Academic journal article Social Education

May Madness! A Classroom Competition Merges Historical Research with Public Debate

Academic journal article Social Education

May Madness! A Classroom Competition Merges Historical Research with Public Debate

Article excerpt

"When I first was told about May Madness I wasn't really sure what to expect. I thought that I wasn't going to be able to get in front of a group of judges and speak about my historical figure.... I was also not sure what to ask during cross the examination. May Madness was more exciting than I expected. It brought out the competitive side of the students. The challenging part for me was deciding what exactly to choose from my characters' accomplishments to show they took a stand and were influential.... Every time the judges gave us feedback, it gave us a chance to improve our speeches," (2006 runner-up representing Katharine Graham).

Many Advanced Placement (AP) teachers may struggle, as I did, with what to do with their students after the national examinations in early May. My advice is to do as the musician Prince once suggested: "... Go Crazy!" While I'm not suggesting a dance party in the classroom, I am recommending a phenomenon of a different kind: my cure for the post-exam blues is the "May Madness" competition.

For our May Madness final project, my AP U.S. History students and I make a list of native-born or naturalized twentieth century Americans and place them into a bracket--much like the National Collegiate Athletic Association (NCAA) basketball tournaments. The students then debate, head-to-head, which historical figures were "more significant" until we have a Final Four and, eventually, a winner. By the end of the tournament, the class has determined the most significant American of the twentieth century.

Origins of the Madness

Somewhere along the line of my 12 years in education, I must have heard about a "tournament of historical figures," and, as all good educators do, I appropriated the idea, putting my own spin on it in the process. I also borrowed the name, May Madness, from the March Madness college basketball tournaments.

In the inaugural year of the tournament, the competition was not one, but several tournaments, in fact. The students had to create their own individual tournaments; each student wrote four essays, one for each of the four regions of competition: East, West, Midwest, and South--just like the NCAA basketball tournaments. In the beginning of their essays, each student had to "seed," or rank, their historical figures--who the "favorites" and the "dark horses" were in that region--and explain why.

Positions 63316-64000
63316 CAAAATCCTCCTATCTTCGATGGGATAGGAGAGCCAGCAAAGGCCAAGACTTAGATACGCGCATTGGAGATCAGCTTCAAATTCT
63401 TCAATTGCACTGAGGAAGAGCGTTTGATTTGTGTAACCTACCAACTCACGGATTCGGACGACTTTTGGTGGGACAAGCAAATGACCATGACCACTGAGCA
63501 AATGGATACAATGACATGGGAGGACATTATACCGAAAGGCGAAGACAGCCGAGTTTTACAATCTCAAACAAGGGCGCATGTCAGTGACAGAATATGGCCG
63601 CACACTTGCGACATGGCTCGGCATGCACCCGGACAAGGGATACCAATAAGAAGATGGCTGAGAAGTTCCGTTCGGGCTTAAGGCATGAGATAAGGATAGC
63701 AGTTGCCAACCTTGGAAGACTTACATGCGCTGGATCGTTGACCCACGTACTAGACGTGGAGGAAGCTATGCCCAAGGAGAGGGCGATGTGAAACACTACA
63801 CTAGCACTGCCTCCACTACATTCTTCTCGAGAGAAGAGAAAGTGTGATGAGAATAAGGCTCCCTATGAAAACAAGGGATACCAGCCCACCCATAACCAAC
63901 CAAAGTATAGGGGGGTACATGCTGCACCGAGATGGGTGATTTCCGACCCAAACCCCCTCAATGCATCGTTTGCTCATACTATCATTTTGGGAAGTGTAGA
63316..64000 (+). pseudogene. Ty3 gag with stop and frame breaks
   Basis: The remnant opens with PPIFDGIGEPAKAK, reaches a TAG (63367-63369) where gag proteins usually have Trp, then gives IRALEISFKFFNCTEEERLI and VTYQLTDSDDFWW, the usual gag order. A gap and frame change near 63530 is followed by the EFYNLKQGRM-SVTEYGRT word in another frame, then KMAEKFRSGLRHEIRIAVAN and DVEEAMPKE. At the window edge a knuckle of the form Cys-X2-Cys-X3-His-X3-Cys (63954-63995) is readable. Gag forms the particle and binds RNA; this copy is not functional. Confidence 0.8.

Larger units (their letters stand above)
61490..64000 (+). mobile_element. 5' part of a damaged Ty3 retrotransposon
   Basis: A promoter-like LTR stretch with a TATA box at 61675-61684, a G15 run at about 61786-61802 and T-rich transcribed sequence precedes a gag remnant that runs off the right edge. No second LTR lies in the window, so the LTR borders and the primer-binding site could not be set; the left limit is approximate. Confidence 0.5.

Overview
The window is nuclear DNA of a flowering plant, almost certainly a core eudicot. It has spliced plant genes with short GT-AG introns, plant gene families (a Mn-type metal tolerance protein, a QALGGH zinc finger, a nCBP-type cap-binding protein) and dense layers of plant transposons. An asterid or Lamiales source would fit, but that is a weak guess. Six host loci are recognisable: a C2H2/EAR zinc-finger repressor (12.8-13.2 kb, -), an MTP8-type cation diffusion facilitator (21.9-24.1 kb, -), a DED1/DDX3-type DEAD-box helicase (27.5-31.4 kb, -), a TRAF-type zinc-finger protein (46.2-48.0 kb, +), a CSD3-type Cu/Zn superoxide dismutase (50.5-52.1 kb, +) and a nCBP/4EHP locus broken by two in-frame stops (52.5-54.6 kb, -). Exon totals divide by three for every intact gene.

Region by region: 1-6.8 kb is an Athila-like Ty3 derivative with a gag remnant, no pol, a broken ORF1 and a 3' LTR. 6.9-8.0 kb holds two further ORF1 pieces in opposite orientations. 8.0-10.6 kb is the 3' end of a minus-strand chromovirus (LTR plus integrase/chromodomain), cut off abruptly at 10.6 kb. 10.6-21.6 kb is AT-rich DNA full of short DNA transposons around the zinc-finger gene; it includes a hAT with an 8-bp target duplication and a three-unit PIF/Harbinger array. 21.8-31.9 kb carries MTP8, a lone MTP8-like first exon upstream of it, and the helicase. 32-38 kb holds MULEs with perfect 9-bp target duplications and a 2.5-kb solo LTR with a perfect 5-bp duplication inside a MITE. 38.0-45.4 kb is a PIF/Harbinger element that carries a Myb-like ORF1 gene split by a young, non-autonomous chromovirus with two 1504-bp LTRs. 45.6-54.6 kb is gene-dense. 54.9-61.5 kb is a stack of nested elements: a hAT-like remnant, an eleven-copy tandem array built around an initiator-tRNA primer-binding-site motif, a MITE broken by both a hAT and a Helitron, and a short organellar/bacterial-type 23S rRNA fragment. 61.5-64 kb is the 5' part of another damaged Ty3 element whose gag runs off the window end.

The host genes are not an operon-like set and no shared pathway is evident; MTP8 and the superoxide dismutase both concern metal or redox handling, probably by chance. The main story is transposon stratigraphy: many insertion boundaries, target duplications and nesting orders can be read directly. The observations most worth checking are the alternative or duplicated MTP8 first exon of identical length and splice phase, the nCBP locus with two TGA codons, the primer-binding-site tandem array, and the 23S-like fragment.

For the past four years, however, May Madness has gotten away from pencil and paper and moved to the podium. Instead of having the students write essays about their individual tournament decisions, we have a class tournament and have judges decide who advances. The decision to change the format was, in large part, a result of my participation in the District of Columbia Urban Debate League (see As a debate coach in that extracurricular league, I have seen the powerful effect that structured debate has on young people's thought patterns, research skills, and self-esteem; I wanted to engage my AP students in that type of dynamic activity. After spending most of the academic year expressing themselves on paper, May Madness gives my students the opportunity to showcase their verbal talents.

Setting up the Madness

During May Madness, I set aside my bowtie and pull out the referee shirt. Serving as the "tournament director," my work is primarily focused on recruiting the judges. Every year in April, I send out an e-mail to just about every adult I know in the city. Some judges are three- or four-year veterans of the tournament; and the job of recruiting gets easier every year as past judges tell their friends, spouses, and colleagues about the activity. Judges represent a diversity of backgrounds and professions; for example, May Madness judges have included Eleanor Roosevelt's goddaughter, National Archives staff, a member of the District of Columbia Board of Education, a D.C. Superior Court judge, a nationally syndicated journalist, and a former commissioner of the Securities and Exchange Commission. …

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